My Name is Red, followed by Snow, and then the Museum of Innocence. He is an author I definitely appreciate, though I have to say I didn’t like him in the beginning. However, that opinion slowly changed, and now he is one of my favorite authors.
I especially like his post-modern style of writing. In every one of his books, he usually appears as a minor character. I don’t remember noticing that in My Name is Red, but in Snow, that was definitely prominent. And in The Museum of Innocence, Pamuk also appeared as a guest in a wedding. So I was already expecting that somewhere in this book, Pamuk would also appear.
The interesting thing is that they say that this is the book where Orhan Pamuk first discovered his voice. And yes, it is indeed the case that this book was published way before the other books that made him famous in the English-speaking world. So for a while, this book was something that was only accessible to Turkish speakers, since after all, the original is in Turkish.
That changed, when Maureen Freely completed her translation of this novel to English. And so I was looking forward to reading it this time, and I finally got the chance to do so recently.
So what is this book about?
This novel is in essence a mystery novel. Yet a very unconventional one. The main character is Galip, who finds his wife someday to be missing. He thinks that his wife Ruya has left him and went back to an old fling of hers, Celal. Celal happens to be a journalist, and so Galip decides that he would investigate on his own and try to find where Ruya and Celal are, who also happens to have disappeared somehow. Hence, the majority of the book tracks and follows Galip in his attempt to reconstruct past events, trying to follow Celal, visiting Celal’s offices, homes, hideouts, and so forth. And in the whole process, Galip slowly embodies Celal, even pretending to be him, wearing his clothes, living in his empty apartment, in his search.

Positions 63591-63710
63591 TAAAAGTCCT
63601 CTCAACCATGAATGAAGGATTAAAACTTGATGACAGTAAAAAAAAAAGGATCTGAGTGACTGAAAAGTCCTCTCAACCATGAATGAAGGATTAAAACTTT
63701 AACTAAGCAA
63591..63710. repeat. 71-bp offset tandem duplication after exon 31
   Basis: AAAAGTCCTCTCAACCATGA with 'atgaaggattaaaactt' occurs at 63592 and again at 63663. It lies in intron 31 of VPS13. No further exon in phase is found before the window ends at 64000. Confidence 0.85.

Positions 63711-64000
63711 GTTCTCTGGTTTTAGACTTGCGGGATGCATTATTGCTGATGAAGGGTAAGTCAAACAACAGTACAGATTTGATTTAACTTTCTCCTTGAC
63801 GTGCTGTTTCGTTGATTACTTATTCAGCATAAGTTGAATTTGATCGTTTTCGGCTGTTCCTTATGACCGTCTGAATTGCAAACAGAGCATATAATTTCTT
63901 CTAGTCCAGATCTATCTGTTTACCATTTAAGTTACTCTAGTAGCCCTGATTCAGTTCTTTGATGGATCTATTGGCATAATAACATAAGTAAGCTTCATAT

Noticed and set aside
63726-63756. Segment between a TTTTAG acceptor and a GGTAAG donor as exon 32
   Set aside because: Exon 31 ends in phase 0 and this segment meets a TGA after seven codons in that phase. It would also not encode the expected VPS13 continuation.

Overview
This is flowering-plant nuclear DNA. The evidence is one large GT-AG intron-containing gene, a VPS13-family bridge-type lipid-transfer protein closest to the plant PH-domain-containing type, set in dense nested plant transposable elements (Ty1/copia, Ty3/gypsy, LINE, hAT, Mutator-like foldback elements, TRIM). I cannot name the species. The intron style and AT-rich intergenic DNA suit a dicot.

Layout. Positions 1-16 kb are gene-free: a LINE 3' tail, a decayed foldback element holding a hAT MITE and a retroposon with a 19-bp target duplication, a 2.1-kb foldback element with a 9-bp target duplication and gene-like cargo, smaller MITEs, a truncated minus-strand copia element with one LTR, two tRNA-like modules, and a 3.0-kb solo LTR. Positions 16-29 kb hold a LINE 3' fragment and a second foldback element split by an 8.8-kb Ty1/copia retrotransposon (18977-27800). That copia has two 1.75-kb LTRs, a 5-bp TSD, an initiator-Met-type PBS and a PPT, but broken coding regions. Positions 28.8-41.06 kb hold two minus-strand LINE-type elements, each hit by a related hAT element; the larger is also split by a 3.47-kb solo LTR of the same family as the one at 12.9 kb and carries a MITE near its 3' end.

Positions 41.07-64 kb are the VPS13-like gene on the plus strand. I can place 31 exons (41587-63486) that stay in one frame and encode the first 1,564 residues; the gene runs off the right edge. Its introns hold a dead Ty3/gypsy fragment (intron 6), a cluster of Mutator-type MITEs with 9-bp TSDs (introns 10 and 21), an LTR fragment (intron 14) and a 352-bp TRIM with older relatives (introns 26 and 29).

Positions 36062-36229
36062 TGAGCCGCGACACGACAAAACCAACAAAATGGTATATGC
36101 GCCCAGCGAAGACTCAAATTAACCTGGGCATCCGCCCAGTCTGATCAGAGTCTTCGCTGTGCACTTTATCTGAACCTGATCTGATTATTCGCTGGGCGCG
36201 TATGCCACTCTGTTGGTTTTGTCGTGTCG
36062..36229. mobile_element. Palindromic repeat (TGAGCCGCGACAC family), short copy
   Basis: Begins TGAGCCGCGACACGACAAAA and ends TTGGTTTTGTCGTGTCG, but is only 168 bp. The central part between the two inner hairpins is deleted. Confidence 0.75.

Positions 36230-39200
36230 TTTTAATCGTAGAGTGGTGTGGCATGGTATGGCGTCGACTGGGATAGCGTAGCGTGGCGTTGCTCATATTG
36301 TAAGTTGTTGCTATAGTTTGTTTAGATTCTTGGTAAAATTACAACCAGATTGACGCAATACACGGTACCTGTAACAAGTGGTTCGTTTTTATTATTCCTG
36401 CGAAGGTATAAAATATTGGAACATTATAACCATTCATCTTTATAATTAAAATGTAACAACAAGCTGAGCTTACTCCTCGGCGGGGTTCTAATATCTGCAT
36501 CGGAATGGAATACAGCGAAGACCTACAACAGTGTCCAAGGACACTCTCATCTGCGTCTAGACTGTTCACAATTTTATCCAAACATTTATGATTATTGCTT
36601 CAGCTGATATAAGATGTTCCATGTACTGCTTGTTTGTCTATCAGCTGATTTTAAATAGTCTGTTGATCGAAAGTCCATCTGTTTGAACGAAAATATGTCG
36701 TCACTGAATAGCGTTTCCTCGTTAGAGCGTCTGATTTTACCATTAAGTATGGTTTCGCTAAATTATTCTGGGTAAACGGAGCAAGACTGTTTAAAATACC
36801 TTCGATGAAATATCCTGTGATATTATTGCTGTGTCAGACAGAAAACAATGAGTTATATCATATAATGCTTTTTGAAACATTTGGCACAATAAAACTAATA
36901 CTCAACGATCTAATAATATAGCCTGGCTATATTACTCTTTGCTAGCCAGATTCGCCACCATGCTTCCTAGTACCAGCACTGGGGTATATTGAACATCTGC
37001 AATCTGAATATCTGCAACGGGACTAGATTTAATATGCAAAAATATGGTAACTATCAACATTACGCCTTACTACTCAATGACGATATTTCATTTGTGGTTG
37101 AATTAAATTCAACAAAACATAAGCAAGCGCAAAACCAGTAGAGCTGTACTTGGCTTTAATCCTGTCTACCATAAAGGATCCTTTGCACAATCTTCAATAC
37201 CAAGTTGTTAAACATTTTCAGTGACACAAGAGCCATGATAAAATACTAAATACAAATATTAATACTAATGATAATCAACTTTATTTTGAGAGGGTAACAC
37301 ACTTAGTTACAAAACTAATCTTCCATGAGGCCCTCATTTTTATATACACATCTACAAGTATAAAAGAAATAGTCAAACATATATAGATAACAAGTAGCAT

Plotwise, there is a very simple plot, that is, the book is about Galip’s search for Ruya and Celal. However, it immediately gets complicated. The novel has several levels, and there are plenty of stories embedded within the main storyline. Celal is a journalist, and therefore sometimes the novel goes into the articles that Celal has written. This means that this is a book that is relatively hard to read and follow. The narrator changes all the time. In fact, this reminds me of My Name is Red, which was the first novel of Pamuk I have read. In that novel, there is a different narrator every chapter. No wonder people claim that this novel is where Pamuk has found his voice: there are traces of his style that are evident in the other later novels of his.
In my opinion, reading The Black Book is not about trying to find out what happened with Galip, Ruya, and Celal. Because I should say that in the end, it was also not clear what exactly happened. There was a murder at the end, where one of the missing characters finally appear, albeit dead. However, it wasn’t clear why this character died, and who killed this person. Rather, in my opinion, reading this novel is more about experiencing the very unique literary sensation that only a writer like Orhan Pamuk can deliver. It was definitely a great experience, and something that I enjoyed a lot. I was afraid that the experience would eventually end, as I turned the pages one by one. While The Museum of Innocence is still my most favorite Pamuk novel, The Black Book comes a very close second. I give this book 5 out of 5 stars.
See my other book reviews here.